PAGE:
As the chances dim for finding Malaysia Airlines 3786.KU -2.38% Flight 370’s “black box” flight recorders before the batteries in their locator beacons run out, Malaysian and Australian leaders sought to inject new momentum into a search of the southern Indian Ocean that has yet to find plane wreckage.
Malaysian Prime Minister Najib Razak met aircrews involved in the multinational search for Flight 370 at Pearce air base, near Perth, on Thursday. The visit is Mr. Najib’s first to Australia since the focus of the search swung abruptly to the southern Indian Ocean on March 20, based on satellite images of possible plane debris. So far, nothing related to the missing plane has been found.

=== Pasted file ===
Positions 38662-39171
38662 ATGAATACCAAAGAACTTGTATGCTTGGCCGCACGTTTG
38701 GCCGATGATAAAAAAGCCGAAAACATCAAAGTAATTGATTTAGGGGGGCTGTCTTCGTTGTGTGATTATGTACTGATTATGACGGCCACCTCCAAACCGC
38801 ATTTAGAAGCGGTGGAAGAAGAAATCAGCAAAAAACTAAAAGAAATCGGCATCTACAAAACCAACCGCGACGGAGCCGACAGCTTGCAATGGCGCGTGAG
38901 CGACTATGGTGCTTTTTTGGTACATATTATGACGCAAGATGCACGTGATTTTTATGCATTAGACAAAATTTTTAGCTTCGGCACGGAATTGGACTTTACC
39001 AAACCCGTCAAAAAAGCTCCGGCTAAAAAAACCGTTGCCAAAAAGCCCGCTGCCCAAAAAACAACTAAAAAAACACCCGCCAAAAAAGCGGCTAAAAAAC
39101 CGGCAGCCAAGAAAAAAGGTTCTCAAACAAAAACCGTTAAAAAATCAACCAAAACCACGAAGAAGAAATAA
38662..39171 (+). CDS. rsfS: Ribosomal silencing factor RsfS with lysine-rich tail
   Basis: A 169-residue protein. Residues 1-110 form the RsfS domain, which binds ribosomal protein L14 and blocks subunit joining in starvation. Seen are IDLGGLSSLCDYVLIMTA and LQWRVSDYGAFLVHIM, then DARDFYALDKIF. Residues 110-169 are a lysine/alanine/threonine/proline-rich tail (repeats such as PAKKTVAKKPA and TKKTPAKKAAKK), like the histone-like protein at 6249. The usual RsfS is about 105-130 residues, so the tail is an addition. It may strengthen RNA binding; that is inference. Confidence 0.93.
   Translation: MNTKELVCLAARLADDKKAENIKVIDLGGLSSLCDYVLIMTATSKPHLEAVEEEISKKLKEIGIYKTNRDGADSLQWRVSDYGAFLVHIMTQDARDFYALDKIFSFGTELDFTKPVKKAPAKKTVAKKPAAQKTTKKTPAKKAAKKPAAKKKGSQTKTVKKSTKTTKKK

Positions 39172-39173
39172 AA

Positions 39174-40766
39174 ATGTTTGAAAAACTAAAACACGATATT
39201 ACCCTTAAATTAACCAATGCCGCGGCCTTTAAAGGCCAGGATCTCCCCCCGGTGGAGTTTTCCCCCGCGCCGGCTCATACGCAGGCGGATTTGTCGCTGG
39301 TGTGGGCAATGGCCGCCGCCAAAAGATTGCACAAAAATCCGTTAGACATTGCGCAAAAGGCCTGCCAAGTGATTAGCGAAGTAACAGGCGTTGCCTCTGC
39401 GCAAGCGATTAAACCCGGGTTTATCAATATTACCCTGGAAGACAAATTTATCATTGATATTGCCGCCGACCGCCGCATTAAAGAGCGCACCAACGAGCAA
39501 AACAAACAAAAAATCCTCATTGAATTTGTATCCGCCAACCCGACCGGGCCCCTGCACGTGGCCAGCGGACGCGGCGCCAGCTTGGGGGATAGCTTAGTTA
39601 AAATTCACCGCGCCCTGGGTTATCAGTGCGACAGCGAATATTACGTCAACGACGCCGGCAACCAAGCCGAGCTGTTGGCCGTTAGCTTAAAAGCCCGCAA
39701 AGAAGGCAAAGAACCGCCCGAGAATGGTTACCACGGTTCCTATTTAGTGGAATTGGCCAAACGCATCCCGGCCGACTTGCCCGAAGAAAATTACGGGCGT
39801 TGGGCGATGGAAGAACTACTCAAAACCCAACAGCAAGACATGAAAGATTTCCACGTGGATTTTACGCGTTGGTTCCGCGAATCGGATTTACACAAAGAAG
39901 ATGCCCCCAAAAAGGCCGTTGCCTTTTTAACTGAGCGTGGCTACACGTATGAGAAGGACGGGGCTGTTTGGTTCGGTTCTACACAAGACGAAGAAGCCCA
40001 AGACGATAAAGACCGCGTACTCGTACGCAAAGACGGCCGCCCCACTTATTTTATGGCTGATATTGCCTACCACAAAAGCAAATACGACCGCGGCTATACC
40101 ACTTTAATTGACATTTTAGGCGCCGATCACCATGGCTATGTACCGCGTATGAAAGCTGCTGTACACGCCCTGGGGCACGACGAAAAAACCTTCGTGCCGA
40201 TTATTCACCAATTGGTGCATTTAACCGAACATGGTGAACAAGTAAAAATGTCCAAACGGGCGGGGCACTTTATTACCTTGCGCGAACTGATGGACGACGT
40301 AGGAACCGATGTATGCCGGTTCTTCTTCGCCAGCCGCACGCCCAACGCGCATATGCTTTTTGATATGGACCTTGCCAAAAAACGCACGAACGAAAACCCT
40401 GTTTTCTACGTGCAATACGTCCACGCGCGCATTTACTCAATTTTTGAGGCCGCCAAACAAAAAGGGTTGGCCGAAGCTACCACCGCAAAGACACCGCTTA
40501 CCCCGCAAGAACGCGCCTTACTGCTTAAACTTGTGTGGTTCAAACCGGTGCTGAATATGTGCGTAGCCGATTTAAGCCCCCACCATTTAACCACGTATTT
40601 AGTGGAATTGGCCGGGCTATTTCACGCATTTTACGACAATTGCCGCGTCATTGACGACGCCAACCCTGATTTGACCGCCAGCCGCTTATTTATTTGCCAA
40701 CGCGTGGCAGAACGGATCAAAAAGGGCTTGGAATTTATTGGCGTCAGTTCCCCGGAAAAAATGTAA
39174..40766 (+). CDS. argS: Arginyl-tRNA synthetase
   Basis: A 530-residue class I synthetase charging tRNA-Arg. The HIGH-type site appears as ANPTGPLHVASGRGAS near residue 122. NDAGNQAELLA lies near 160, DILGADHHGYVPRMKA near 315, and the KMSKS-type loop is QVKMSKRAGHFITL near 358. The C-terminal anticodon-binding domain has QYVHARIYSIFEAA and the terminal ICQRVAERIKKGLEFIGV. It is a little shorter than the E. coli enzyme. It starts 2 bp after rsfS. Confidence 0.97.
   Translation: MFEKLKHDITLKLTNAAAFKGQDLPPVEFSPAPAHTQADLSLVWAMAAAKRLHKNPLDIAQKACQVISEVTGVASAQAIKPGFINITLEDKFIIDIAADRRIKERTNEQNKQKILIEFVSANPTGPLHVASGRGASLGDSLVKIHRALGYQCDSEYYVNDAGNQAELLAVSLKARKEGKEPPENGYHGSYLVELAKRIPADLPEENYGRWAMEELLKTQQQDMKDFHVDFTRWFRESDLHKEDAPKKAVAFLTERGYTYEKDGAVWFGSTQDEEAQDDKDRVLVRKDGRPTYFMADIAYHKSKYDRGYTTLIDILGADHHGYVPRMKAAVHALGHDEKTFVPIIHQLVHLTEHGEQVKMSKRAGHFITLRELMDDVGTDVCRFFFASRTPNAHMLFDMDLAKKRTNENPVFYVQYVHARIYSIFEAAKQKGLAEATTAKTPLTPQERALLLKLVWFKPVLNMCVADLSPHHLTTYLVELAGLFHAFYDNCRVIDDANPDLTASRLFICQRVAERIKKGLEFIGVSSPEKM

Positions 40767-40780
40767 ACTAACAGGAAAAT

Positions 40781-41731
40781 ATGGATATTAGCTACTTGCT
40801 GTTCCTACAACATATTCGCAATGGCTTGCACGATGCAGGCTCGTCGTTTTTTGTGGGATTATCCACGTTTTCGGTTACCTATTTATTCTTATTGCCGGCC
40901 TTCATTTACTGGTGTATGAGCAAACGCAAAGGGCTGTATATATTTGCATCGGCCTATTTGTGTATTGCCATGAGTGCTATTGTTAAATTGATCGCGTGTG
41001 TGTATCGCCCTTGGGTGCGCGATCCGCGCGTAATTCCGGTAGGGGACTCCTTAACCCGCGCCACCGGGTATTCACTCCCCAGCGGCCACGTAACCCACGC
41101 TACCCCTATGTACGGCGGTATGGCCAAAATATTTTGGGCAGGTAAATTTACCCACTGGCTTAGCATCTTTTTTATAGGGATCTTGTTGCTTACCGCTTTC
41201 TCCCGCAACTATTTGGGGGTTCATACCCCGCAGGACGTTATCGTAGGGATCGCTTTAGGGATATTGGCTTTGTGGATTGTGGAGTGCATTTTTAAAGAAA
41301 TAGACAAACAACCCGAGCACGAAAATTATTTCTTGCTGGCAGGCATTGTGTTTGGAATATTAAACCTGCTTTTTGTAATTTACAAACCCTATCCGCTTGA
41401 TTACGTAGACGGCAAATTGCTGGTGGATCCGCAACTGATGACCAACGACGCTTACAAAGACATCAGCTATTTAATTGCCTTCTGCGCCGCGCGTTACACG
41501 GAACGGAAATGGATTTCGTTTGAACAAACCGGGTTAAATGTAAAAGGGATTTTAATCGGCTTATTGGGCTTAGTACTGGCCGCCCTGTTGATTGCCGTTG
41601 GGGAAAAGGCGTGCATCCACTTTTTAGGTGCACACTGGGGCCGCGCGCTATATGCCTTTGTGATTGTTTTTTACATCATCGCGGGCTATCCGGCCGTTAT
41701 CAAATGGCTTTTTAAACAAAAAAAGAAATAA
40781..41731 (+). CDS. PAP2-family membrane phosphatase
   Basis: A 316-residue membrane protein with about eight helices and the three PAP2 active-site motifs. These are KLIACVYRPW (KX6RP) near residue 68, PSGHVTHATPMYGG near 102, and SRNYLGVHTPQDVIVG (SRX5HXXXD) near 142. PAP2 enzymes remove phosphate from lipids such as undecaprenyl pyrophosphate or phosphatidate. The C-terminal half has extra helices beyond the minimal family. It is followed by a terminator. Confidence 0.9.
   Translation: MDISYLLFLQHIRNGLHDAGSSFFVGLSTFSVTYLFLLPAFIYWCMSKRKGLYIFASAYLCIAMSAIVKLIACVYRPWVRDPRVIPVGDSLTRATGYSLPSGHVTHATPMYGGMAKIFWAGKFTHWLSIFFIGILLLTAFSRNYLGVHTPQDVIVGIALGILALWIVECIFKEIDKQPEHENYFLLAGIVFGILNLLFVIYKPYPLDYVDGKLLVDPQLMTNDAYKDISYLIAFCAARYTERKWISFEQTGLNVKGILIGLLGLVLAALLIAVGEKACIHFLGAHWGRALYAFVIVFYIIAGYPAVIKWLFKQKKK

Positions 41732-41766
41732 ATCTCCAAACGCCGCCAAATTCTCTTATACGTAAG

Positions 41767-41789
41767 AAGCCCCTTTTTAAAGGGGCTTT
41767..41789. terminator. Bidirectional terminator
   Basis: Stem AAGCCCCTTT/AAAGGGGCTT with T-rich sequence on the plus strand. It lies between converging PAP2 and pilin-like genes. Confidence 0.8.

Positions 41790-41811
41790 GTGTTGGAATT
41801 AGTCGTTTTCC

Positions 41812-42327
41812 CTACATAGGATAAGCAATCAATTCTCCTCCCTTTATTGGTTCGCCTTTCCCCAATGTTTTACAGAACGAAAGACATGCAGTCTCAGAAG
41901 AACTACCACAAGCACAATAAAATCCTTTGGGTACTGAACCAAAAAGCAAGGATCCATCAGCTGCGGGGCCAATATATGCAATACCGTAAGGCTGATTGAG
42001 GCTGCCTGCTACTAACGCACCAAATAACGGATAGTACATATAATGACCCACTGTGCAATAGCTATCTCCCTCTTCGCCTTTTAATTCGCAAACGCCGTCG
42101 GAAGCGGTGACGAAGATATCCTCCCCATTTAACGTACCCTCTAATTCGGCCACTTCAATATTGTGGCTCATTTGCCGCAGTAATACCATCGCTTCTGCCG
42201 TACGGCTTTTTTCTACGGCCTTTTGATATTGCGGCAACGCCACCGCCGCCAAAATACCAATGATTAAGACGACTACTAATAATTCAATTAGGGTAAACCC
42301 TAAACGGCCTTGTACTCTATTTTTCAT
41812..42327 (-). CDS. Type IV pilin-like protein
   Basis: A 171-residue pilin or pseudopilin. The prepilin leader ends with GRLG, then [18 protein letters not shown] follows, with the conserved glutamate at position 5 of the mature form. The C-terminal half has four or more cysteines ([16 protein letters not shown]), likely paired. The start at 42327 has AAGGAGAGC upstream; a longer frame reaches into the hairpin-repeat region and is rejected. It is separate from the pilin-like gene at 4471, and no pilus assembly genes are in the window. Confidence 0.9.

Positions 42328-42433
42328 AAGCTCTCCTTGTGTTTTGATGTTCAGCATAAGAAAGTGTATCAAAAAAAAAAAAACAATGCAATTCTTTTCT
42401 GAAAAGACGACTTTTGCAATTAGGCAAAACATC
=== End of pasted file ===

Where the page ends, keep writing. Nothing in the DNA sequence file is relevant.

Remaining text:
Malaysian investigators still believe Flight 370 crashed in the ocean when it ran out of fuel—thousands of kilometers from the nearest airport—hours after disappearing from civilian radar on March 8 with 239 passengers and crew on board.
“The search area is vast and conditions are not easy, but the new refined search area has given us new hope,” Mr. Najib told reporters.
But with uncertainty persisting about whether it is the right area, investigators from five countries, including the U.S. and China, are continuing to analyze satellite and communications data that shed light on how the plane was traveling, including its speed and altitude.
Australian Prime Minister Tony Abbott on Thursday described the search as possibly the most difficult in human history and reiterated that there was no certainty of a breakthrough.
“On the basis of just small pieces of information, we are putting the jigsaw together,” he said. “Every day we have a higher degree of confidence that we know more about what happened to this ill-fated flight.”